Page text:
Jumpseat: Three Captains/One Cockpit

Captain Ted Voss and Captain Marty Reedy

At first glance, my schedule for the month of January indicated that I was to give a line check for the captain named on a particular date. I was wrong. The named captain was actually the one giving me the line check. I had forgotten that my check airman requirement was every 12 months as opposed to the 24 months required for a regular line pilot.

What exactly is a line check? Simply stated, a line check is an actual flight observed by a supervisory pilot to ensure that company procedures are being performed to the standards of the company and the FAA. The captain is technically the one that requires the qualification, but the check includes the entire cockpit crew. The captain is not required to fly. He or she is judged on the ability to safely command the flight. If the captain has always adhered to procedures, the flight is a nonevent.

All that being said, a line check is still considered a form of check ride. Even though it's an accepted practice for the profession, most airline pilots don't relish somebody looking over their shoulder. The event is considered on par with a trip to the dentist. We are anxious to go and relieved to leave. But this time my apprehension was minimal. Why?

I had just completed my first year as a check airman. I was developing confidence in both my abilities to negotiate the circumstances that I had encountered and my abilities to convey information. Although the responsibility of the job had proved more tasking, I was fulfilling my obligations with relatively few glitches. And I was becoming more intimate with procedural details.

A little refinement from an experienced check airman could only be a benefit. After all, we were the ones responsible for setting standards. Who else would give us guidance in that department?

In addition, another fellow check airman would also be on the receiving end of the line check. He would fly the return leg home. The mission had to be accomplished on a route that is typical of a pilot's current qualifications. In our case, a trip to Europe would fulfill the requirement.

When a choice of trips is available, it is customary for the check airman to decide on a destination. In that regard, as a courtesy I contacted Standardization Coordinator Captain Marty Reedy for his preference. Marty indicated that Zurich would be his first pick. I, of course, explained the virtues of a warmer climate in January. How about Barcelona instead? After a few days of consideration, Barcelona held up on appeal.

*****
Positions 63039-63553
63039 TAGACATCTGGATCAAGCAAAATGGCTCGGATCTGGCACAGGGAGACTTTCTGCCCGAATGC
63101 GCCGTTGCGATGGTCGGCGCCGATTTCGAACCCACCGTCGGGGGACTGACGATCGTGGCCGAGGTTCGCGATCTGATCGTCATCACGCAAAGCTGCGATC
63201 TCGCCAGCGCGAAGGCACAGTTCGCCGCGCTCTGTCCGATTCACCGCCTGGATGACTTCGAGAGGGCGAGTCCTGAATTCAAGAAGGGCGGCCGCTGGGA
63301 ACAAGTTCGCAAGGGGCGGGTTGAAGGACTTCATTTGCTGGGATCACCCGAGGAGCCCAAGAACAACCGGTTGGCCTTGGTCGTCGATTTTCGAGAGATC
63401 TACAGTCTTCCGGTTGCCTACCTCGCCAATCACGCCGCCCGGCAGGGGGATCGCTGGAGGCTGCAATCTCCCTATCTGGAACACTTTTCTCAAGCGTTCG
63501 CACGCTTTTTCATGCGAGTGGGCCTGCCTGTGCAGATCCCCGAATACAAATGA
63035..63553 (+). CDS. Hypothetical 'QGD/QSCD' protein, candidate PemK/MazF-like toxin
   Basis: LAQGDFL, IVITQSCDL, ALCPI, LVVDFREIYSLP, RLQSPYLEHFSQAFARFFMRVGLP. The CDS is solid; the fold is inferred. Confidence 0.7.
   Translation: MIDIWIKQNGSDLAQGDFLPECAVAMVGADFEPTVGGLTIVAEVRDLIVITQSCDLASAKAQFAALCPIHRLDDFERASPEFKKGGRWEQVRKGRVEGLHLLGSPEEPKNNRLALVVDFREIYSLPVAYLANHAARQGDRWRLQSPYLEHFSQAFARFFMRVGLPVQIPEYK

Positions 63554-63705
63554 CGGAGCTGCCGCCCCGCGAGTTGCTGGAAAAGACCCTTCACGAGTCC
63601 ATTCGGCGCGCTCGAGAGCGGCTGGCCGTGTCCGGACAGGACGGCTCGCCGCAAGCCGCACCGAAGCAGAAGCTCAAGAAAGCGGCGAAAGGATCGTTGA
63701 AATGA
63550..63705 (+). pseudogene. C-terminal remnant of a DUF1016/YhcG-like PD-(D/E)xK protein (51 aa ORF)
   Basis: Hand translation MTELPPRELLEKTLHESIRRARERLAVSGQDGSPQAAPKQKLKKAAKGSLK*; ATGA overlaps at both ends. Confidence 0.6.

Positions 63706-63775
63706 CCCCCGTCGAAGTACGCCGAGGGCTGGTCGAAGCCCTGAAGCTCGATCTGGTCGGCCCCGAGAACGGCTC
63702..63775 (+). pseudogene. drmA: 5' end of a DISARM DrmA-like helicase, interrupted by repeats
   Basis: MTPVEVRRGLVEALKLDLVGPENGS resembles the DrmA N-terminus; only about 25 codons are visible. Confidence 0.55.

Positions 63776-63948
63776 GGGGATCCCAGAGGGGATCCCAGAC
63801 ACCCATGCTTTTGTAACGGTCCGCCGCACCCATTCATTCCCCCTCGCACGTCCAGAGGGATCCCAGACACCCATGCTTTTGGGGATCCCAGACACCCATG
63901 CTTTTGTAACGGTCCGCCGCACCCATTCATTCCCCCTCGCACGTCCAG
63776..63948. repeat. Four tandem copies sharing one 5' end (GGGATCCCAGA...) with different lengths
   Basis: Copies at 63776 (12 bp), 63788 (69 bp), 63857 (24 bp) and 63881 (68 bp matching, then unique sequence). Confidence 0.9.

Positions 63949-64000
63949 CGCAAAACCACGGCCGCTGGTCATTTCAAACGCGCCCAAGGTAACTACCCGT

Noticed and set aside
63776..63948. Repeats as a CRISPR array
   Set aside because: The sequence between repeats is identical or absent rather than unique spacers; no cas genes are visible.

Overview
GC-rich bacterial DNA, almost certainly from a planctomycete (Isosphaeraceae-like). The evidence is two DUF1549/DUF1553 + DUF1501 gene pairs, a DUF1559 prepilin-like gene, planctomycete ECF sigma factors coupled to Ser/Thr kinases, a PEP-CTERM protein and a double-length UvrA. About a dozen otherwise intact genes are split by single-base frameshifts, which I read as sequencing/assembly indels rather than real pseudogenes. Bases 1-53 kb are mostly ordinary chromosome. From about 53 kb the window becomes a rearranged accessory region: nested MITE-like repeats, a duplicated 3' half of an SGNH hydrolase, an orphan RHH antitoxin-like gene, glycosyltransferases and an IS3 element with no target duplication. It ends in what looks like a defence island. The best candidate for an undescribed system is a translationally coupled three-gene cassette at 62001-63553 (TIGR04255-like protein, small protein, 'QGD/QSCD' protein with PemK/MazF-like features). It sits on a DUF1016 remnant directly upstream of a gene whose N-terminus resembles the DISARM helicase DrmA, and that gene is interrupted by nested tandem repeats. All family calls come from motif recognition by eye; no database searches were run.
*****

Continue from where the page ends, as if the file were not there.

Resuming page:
Displaying his signature gregarious smile, Marty marched into the check airman room of JFK Operations. With a firm grip, he shook my hand. He had arrived from his base in Chicago a couple of hours prior to our official sign-in time.

I had commuted in that morning from Florida and was still dressed in casual attire. When Ted Voss, the other check airman, joined us in the room a few moments later, Marty had an audience. He wasted no time in chiding me for my lack of uniform. The games had begun.

The three of us exchanged pleasantries with Marty leading the discussion. Eventually, I excused myself in order to don my costume. Upon my return, I shuffled over to a computer terminal to retrieve the flight plan for our trip to Barcelona. Ted and Marty joined me at the end of one of the counters while I organized the array of data into separate piles. It had been quite some time since I had simply reviewed a flight plan without performing the role of instructor.

As I scanned the information, a copilot who I had flown with on prior occasions walked by our gathering. He grinned. With a snicker, he remarked, "Holy crap … three check airmen!?" He shook his head. "Glad I'm not on that airplane!"

We smiled in unison. A scattered array of other pilots who were poised around computer terminals began to chuckle.

Marty and I cross-checked the track waypoints over the North Atlantic and then gathered the paperwork into an international folder. We collected our bags and began the walk to the gate.

As I slid my long winter overcoat and scarf over the top of my uniform jacket, I offered Marty an apology. I would be traveling without my hat. It had fallen victim to a wardrobe malfunction. The hat had suffered a structural failure that made it appear as though a blue pancake had been flopped on top of my head. It seemed that wearing it would disgrace the rest of my uniform.